The timing of the wound closure using microsurgical techniques is important. In severe injuries of the lower extremity with associated soft tissue defects, early aggressive wound debridement and soft tissue coverage with a free flap within five days was found to reduce postoperative infection, decrease flap failure, nonunion and chronic osteomyelitis.4,5 Godina emphasized the pathophysiology of the high-energy trauma and the emergency (during the first operation) or the importance of radical debridment and early tissue coverage within the first 72 hours.6
Lister and Scheker reported the first case of an emergency free flap transfer to the upper extremity in 1988, and they defined the emergency free flap as a "flap transfer performed either at the end of primary debridment or within 24 hours after the injury".7 Yaremchuk recommended that flaps should be transferred between 7-14 days after injury and several debridements. The argument in favor of this approach
is that the zone of injury, which often may not be apparent at presentation, can be determined by serial debridements performed in the operating room over several days.8
When deciding to perform a primary closure with a free flap two keys factors should be considered; the presence of an exposed vital structure and the risk of infection. A vital structure is defined as "one that will rapidly necrose if not covered by adequate soft tissue."9 The decision of what constitutes a vital structure depends on circumstances. Tissues such as vessels, nerves, joint surfaces, tendons and bone denuded of periosteum, may lose function and may create an environment resulting in infection when left exposed for long periods of time. In the decision-making process, the surgeon must consider the risk of leaving the vital structure exposed, its functional importance, and the probability of differential recovery of function considering primary or delayed primary coverage.
The risk of infection is the second important factor that should be considered, because it may jeopardize the quality of the functional recovery or the free flap. As the risk of infection increases, the wisdom of primary closure with a free flap is reduced. Debridement of the wound is the most powerful surgical tool to reduce the risk of infection of the wound. If radical debridement is not possible, it is not considered safe to perform a primary free flap transfer. Another perspective is that the capability to perform free tissue transfer allows the surgeon increased freedom to proceed with radical debridement and may actually reduce the risk of infection.10 Factors such as the mechanism of injury, the elapsed time and the degree of contamination of the wound should be considered in order to better evaluate the degree of wound infection. In an acute, sharp noncontaminated injury, when closure would be routinely performed if there were no skin loss, there seems to be little reason not to consider an emergency free flap.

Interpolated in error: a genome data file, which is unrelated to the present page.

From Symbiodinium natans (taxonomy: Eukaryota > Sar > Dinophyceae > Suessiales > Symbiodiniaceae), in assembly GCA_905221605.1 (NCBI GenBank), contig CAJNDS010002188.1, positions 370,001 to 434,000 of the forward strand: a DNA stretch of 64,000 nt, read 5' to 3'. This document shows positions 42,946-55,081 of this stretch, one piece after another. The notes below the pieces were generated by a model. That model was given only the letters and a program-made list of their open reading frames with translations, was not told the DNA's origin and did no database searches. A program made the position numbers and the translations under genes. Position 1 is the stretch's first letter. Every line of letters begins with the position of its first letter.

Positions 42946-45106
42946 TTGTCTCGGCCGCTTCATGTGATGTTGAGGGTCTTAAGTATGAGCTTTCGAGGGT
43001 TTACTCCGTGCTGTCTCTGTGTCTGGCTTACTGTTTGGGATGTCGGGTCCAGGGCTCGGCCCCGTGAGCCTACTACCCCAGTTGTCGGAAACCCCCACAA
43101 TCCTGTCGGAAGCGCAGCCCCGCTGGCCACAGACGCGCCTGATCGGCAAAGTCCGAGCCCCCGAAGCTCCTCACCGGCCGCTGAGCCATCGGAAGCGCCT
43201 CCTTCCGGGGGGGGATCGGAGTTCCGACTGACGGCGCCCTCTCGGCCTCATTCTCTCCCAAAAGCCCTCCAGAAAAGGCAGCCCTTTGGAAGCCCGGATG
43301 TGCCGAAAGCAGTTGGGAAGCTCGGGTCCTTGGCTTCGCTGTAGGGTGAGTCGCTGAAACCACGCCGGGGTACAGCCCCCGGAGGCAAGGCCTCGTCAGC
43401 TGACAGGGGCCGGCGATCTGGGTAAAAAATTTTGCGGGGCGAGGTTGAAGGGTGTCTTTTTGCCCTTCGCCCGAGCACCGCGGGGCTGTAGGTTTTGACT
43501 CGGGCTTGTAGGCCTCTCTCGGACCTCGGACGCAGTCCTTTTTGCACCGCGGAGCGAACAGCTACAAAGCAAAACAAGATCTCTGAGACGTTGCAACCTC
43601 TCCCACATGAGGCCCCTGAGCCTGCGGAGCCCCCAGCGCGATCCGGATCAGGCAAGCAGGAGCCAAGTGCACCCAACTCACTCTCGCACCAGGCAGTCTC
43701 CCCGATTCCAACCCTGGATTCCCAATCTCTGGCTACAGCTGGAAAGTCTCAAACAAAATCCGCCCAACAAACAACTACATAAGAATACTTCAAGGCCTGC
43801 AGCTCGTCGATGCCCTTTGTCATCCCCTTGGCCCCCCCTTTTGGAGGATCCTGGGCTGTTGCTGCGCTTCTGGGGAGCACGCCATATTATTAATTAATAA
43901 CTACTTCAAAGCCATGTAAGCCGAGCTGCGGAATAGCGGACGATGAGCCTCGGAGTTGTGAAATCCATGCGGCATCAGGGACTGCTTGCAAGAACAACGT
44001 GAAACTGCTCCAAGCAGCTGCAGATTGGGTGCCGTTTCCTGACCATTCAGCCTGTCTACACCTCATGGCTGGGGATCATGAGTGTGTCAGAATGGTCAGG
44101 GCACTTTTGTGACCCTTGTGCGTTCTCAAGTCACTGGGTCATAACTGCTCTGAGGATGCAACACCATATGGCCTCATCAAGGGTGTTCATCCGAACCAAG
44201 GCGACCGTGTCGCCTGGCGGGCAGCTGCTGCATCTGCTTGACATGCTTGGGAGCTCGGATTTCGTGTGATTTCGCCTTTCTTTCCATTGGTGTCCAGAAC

There is more than one classification of flaps. The flap may be named after the first describing author, or it may be named according to several anatomical features, including the type or name of the tissue(s) (skin, muscle, musculocutaneous, fasciocutaneous), the location from where it is harvested (anterior lateral thigh), the type of vascularization (number of pedicles, septocutaneous, anterograde and retrograde flow) the name of the main feeding artery (dorsalis pedis flap), the shape of the flap (island flap), the origin of the flap (local versus distant flap) and way that are transplanted (free, microvascular flaps).
For practical use it seems best to divide muscle from fasciocutaneous flaps. We use classic flap terminology. Attention is focused on the few most useful free flaps with which most problems can be adequately solved.
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